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ARS Home » Midwest Area » West Lafayette, Indiana » Livestock Behavior Research » Research » Publications at this Location » Publication #361109

Research Project: Protecting the Welfare of Food Producing Animals

Location: Livestock Behavior Research

Title: Evaluation of sow thermal preference

Author
item Robbins, Lindsey - Purdue University
item Green, Angela - University Of Illinois
item Lay, Jr, Donald - Don
item Johnson, Jay
item Gaskill, Brianna - Purdue University

Submitted to: International Society of Applied Ethology
Publication Type: Abstract Only
Publication Acceptance Date: 4/3/2019
Publication Date: N/A
Citation: N/A

Interpretive Summary:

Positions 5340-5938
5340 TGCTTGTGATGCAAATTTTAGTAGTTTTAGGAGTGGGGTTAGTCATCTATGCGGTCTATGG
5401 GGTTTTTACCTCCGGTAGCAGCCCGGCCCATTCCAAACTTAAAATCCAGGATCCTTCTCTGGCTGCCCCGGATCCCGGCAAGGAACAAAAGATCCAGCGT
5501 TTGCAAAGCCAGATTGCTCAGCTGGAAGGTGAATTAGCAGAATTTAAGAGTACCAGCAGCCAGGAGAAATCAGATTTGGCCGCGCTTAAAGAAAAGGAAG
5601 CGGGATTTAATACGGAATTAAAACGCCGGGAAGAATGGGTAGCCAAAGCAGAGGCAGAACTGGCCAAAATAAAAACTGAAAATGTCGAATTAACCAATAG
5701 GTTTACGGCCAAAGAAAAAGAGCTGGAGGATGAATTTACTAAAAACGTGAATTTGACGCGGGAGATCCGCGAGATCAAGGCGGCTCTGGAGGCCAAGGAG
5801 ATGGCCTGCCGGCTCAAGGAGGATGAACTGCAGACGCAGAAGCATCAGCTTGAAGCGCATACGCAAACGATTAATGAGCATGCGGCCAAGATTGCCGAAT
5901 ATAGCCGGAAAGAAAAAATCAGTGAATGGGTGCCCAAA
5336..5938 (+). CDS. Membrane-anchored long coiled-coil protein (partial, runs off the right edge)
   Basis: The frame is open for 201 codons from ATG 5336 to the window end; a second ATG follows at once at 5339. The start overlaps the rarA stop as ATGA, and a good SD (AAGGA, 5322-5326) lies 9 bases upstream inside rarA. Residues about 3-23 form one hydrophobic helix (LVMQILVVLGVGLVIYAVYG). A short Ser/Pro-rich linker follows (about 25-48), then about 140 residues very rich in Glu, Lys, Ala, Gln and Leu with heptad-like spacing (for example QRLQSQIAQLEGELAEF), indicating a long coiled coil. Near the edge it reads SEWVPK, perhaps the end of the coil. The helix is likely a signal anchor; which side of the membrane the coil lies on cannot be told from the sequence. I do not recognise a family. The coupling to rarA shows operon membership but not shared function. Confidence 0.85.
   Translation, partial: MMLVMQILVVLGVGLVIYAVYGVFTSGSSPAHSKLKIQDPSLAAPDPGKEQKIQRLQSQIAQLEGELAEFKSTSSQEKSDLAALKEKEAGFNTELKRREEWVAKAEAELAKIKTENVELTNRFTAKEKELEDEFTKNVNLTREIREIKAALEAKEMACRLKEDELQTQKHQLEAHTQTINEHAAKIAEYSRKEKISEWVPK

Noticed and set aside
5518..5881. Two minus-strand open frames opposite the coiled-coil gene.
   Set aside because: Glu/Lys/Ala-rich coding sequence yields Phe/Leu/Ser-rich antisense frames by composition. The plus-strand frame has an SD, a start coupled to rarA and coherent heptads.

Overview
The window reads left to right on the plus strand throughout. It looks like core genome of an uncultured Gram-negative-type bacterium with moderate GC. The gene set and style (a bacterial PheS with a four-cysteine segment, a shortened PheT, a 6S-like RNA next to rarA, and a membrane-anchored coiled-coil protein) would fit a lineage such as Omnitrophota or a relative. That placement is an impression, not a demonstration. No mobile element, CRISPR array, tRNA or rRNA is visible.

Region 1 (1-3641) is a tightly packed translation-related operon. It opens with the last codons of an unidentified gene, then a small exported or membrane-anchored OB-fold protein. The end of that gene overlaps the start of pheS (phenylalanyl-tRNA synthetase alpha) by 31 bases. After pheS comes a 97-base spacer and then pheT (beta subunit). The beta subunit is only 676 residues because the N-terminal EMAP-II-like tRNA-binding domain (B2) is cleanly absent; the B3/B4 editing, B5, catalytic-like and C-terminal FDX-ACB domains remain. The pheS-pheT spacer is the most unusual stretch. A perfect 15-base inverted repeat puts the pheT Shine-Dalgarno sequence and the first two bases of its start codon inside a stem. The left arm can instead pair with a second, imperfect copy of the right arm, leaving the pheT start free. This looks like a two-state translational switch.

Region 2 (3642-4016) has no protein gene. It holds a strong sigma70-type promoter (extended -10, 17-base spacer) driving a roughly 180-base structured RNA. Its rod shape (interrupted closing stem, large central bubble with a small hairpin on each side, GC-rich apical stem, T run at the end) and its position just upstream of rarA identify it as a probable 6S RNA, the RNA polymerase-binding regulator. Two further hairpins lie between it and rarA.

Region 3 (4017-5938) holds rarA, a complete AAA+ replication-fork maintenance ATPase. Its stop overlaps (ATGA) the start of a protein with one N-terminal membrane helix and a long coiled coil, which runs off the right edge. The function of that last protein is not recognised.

Technical Abstract: Despite advances in livestock cooling system technologies and management strategies, heat stress continues to negatively impact swine well-being, resulting in greater morbidity and mortality. The Federation of Animal Science Societies (Ag Guide) states that the thermal comfort zone (TCZ) for any pig over 100 kg is between 10-25°C. These guidelines are dated and do not reflect the increased heat generation in current genetic lines. We hypothesized that sows have a lower TCZ than what is stated by the Ag Guide and this will be altered by gestational stage and parity. The thermal preference of 21 sows was tested in a factorial design of parity (2, 3, and 5) and gestational stage: open (not pregnant, n=7), mid-gestation (45-65 days pregnant, n=7) or late gestation (95-108 days pregnant, n=7). Each individual sow was placed within a thermal gradient (10°C to 31°C) and acclimated to the environment for 24 h prior to testing. During the following 24 h testing period, sows were continuously videotaped. The location, behavior (active, inactive, or other) was documented using instantaneous scan samples every 10 minutes. Data was analyzed using a GLM and was Log10 transformed for normality. Tukey tests and bonferroni corrected custom tests were used for post hoc comparisons. Peak temperature preference was determined by the maximum amount of time spent at a specific temperature, and preference range was the LSM±SE from the peak temperature. Parity did not affect thermal preference (F2,339 = 2.66, P=0.07). The amount of time spent in different temperatures was altered by behavior (F1,339 = 34.48, P<0.01) and gestational stage (F2,339 = 7.43, P<0.01). Overall, sows were inactive and spent the most time at 14.8°C. While inactive, sows had a thermal preference range between 14.0-15.8°C and during active behaviors thermal preference ranged between 12.8-16.0°C. Differences between peak preference temperatures were observed between late gestation (14.4°C) and mid-gestation (15.0°C; F1,339 = 13.68, P<0.01) and open sows (14.8°C; F1,339 = 8.07, P<0.01). However, no differences were found between mid-gestation and open sows (F1,339 = 0.97, P=0.33). Thermal preference for open and mid-gestation sows were similar, ranging between 13.6-16.4°C. Late gestation sows had a thermal preference between 13.0-15.6°C. Furthermore, late gestation sows spent the least amount of time between 27-30°C compared to open and mid gestation sows (tukey: P<0.01). The thermal preference range for sows tested in this study fell within recommendations by the Ag. Guide (10-25°C); however, sows in the present study preferred a much narrower range of temperatures (13.0-16.4°C). This study indicates that the TCZ of sows is affected by gestational stage and behavior indicating that the Ag Guide may require updating based on this information.